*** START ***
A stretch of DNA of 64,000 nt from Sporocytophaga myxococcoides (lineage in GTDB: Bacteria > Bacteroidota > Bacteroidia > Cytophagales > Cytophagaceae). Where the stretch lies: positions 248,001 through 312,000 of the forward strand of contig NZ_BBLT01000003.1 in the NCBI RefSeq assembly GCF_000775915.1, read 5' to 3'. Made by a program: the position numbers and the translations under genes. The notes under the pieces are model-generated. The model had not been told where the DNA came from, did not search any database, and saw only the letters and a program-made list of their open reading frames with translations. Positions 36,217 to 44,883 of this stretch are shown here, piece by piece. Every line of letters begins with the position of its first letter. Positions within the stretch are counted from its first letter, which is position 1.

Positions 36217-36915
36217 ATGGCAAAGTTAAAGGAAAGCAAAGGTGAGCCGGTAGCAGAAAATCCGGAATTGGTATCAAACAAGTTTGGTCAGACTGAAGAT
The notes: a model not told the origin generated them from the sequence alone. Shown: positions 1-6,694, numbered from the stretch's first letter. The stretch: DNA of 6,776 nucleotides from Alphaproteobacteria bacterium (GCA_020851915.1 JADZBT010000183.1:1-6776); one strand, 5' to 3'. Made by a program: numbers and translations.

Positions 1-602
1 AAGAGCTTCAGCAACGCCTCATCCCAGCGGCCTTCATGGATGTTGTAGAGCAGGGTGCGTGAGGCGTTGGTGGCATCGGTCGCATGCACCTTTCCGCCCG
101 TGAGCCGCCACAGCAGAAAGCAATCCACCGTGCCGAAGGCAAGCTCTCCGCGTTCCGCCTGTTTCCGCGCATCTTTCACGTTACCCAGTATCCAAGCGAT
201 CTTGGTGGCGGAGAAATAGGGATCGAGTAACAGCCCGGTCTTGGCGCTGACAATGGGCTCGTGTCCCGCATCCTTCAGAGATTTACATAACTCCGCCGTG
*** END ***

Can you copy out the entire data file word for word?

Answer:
A stretch of DNA of 64,000 nt from Sporocytophaga myxococcoides (lineage in GTDB: Bacteria > Bacteroidota > Bacteroidia > Cytophagales > Cytophagaceae). Where the stretch lies: positions 248,001 through 312,000 of the forward strand of contig NZ_BBLT01000003.1 in the NCBI RefSeq assembly GCF_000775915.1, read 5' to 3'. Made by a program: the position numbers and the translations under genes. The notes under the pieces are model-generated. The model had not been told where the DNA came from, did not search any database, and saw only the letters and a program-made list of their open reading frames with translations. Positions 36,217 to 44,883 of this stretch are shown here, piece by piece. Every line of letters begins with the position of its first letter. Positions within the stretch are counted from its first letter, which is position 1.

Positions 36217-36915
36217 ATGGCAAAGTTAAAGGAAAGCAAAGGTGAGCCGGTAGCAGAAAATCCGGAATTGGTATCAAACAAGTTTGGTCAGACTGAAGAT
The notes: a model not told the origin generated them from the sequence alone. Shown: positions 1-6,694, numbered from the stretch's first letter. The stretch: DNA of 6,776 nucleotides from Alphaproteobacteria bacterium (GCA_020851915.1 JADZBT010000183.1:1-6776); one strand, 5' to 3'. Made by a program: numbers and translations.

Positions 1-602
1 AAGAGCTTCAGCAACGCCTCATCCCAGCGGCCTTCATGGATGTTGTAGAGCAGGGTGCGTGAGGCGTTGGTGGCATCGGTCGCATGCACCTTTCCGCCCG
101 TGAGCCGCCACAGCAGAAAGCAATCCACCGTGCCGAAGGCAAGCTCTCCGCGTTCCGCCTGTTTCCGCGCATCTTTCACGTTACCCAGTATCCAAGCGAT
201 CTTGGTGGCGGAGAAATAGGGATCGAGTAACAGCCCGGTCTTGGCGCTGACAATGGGCTCGTGTCCCGCATCCTTCAGAGATTTACATAACTCCGCCGTG